We go to our corners, the family. There’s the TV and the kitchen for the genders to split, devices for the teenagers to keep them docile, interested, present.
Life spins in a prism of thoughts and distractions, frames. Most you forget, aren’t worth saving, isn’t enough space. The repetition of role-playing at work, at home, tired performances repeating lines, gestures, dramatic displays. The sink, the closet, the coffee maker: Have a Nice Day, out the door.
Art’s got a way out of this, to make art out of work and life, to live with wonder despite the seeming toil of it, finding mystery in the banal, objects and people we pass unseen, holding them up at the right angle and saying, Here…look…art is falling in love with your world.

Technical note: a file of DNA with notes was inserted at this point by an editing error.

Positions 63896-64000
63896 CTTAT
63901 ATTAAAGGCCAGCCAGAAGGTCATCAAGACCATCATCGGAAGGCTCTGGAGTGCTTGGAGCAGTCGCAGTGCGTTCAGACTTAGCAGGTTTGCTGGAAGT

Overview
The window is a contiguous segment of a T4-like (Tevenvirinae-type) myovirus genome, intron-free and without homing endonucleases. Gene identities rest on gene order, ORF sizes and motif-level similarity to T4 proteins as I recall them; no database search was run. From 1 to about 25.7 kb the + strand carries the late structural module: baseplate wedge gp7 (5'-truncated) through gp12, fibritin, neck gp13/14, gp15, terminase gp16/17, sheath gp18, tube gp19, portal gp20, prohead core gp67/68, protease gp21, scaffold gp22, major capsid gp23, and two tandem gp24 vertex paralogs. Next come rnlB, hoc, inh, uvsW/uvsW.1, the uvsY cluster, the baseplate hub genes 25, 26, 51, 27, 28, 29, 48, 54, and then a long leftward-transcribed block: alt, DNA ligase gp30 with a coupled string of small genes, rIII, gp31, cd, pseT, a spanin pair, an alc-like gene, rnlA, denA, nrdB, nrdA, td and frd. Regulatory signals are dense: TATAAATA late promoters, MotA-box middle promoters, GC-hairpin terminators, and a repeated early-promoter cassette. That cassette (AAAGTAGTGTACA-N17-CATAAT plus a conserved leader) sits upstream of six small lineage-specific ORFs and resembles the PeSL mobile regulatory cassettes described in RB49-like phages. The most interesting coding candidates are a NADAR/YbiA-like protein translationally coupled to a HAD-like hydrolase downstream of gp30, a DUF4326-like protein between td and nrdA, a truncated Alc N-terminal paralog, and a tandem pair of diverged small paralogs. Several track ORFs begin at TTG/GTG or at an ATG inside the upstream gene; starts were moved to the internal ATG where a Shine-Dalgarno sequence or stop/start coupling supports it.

But we go to our corners because we need space and distance. Love is natural and real, but love is hard, and so are people.
Which is why I understand those who need to live alone, but I can’t help seeing the sadness that hangs on them still. When I lived alone, how I spent most of my time conspiring not to be. How I carved my days toward a time when I would be with someone, that’s who I was: the absence of someone else.
And now to have most everything anyone could want, probably more, and still feel a loneliness…we go to a corner to talk to someone, anyone, who might be out there somewhere, and all of us in the coffee shop are really alone right now, right next to each other, recording what’s happening here and transmitting it to the darkness of the infinite, the internet.
I’m here now because I want to be. And you’re here with me now, too.